what is Sloper and what is block, both terms are confusing many fashion designers, and to clear the confusion with these terms, I will attempt to define both of them, because a sloper and a block are not the same. You may also want to search for terms like “sloper” and “block” to read further information.
A sewing sloper is also commonly called a sewing block, a pattern block, a foundation pattern, a basic, basic block, or any combination of the previous terms. Sloper – this term is used to define a pattern for any object which does not have seam allowance. You will be using it to describe a clothing pattern.

Block – this term is used to define a pattern for any object which has seam allowances and will be used repeatedly to create new patterns. Your bodice block may be the same as your bodice sloper with seam allowance added, however you can also have a jacket block which is an entire jacket pattern that you can use to create new jacket patterns by simply making small changes to the jacket block rather than drafting a jacket completely from scratch again. In industry the block is decided by which style sells well, this is why you can purchase an item from the same brand season after season which fits exactly the same way – they use the block that sold well and then make minor changes to style it differently for each season.
To summarize: In industry there will never be a jacket sloper because slopers are never actually used in pattern drafting once the very first pattern is made. And they are only used by designers or pattern drafters who do not have a set of blocks to work from already. As a pattern drafter becomes established in their career they will have already made a basic pattern for most items and will thus have blocks to start with. As a home sewer who is attempting to make their own patterns, you may use your own custom sloper often because pattern making without seam allowances is much easier for novice pattern makers and therefore home sewers and some dressmakers may have a jacket sloper (a pattern for a jacket without seam allowance). I was taught by a career dressmaker to not use seam allowances on patterns for example because we used hand basting stitches to mark the sewing lines on the fabric and just ensured to cut enough seam allowance to do whatever finish we were planning.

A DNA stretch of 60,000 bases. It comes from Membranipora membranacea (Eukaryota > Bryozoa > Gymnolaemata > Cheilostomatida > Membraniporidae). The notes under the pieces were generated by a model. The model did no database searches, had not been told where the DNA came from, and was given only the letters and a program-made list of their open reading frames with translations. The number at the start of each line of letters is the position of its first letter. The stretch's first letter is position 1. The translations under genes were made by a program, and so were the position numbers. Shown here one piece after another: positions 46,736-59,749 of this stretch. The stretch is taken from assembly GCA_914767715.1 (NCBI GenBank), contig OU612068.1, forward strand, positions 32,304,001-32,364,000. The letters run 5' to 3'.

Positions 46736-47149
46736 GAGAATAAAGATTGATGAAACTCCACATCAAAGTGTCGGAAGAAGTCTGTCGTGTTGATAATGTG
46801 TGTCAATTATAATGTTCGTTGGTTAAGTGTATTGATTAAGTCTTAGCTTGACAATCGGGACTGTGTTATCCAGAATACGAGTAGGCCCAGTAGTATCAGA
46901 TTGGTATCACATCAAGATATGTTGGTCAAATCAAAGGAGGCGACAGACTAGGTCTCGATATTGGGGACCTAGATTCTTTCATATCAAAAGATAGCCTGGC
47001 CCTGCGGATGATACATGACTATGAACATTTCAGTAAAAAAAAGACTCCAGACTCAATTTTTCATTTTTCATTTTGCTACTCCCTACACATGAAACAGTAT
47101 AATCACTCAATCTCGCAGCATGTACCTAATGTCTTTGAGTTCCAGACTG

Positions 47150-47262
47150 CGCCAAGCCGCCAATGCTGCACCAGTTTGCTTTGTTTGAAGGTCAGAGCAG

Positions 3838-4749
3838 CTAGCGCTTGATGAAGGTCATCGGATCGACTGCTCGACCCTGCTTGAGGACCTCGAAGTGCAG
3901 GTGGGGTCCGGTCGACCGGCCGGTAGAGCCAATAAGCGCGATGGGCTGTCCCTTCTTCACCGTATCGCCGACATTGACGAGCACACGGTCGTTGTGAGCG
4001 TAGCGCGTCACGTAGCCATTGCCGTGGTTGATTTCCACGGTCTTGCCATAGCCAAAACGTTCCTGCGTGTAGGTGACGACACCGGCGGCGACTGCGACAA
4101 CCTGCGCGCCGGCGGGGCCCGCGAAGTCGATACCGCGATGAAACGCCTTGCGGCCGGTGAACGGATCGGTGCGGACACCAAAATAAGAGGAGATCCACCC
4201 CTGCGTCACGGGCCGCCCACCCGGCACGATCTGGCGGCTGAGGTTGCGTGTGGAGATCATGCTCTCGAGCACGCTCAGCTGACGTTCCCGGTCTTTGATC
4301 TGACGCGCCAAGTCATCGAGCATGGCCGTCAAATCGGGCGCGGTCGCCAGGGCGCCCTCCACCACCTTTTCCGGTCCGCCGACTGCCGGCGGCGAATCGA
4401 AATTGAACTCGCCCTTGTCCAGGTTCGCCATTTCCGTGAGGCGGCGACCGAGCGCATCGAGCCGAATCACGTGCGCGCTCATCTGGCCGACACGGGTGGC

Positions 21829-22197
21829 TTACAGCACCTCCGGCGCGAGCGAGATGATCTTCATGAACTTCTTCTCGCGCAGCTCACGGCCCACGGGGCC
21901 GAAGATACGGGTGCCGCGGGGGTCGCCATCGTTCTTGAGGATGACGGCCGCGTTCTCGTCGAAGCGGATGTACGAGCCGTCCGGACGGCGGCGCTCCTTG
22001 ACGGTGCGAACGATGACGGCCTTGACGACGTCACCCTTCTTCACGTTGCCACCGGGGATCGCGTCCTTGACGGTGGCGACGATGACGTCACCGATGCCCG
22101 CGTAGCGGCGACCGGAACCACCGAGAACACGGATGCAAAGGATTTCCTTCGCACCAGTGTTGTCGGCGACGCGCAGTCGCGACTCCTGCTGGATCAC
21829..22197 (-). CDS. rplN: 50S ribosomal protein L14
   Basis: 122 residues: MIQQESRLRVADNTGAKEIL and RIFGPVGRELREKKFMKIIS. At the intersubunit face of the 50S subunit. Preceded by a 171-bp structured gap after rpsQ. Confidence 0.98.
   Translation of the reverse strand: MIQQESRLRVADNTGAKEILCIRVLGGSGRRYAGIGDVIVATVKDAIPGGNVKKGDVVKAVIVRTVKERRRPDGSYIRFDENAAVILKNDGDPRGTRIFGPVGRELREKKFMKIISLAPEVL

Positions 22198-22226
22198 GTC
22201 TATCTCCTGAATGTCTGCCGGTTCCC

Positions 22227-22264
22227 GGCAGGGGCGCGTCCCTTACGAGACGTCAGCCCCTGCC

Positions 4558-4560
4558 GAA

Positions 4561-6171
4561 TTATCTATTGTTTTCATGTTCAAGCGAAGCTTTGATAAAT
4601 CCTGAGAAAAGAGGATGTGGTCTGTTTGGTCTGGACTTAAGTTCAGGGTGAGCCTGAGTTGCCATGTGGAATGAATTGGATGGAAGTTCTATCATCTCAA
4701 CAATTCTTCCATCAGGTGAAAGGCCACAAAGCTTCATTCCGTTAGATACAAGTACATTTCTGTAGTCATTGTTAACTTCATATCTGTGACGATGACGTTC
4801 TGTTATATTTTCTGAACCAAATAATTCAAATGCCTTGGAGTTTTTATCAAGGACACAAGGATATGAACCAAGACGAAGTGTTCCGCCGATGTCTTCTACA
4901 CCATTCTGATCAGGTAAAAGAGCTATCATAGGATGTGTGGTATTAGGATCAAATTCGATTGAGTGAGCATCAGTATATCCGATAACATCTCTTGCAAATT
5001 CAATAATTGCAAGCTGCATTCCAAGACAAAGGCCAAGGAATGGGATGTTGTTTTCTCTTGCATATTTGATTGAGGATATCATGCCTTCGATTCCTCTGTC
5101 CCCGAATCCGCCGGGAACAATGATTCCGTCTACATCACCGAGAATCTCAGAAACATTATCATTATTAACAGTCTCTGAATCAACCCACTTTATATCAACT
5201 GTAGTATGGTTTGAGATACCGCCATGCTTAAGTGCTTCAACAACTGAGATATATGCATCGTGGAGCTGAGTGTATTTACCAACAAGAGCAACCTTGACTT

Be aware of using the terms correctly and educating people you know to use them correctly also. In addition, be aware of the information source you are using to be clear if they are using the terms correctly or not. Many home sewing “patternmakers” who have made books to sell to the home sewing market use the incorrect terms and this makes everything very confusing. If you are speaking with a professional industry patternmaker, or you attempt to get a pattern made for yourself, you could end up with difficulties in communication and/or errors in your pattern if you use the wrong terms (for instance if you call it a block when there is no seam allowance the pattern maker may not add seam allowance and then your garment is going to be quite small)

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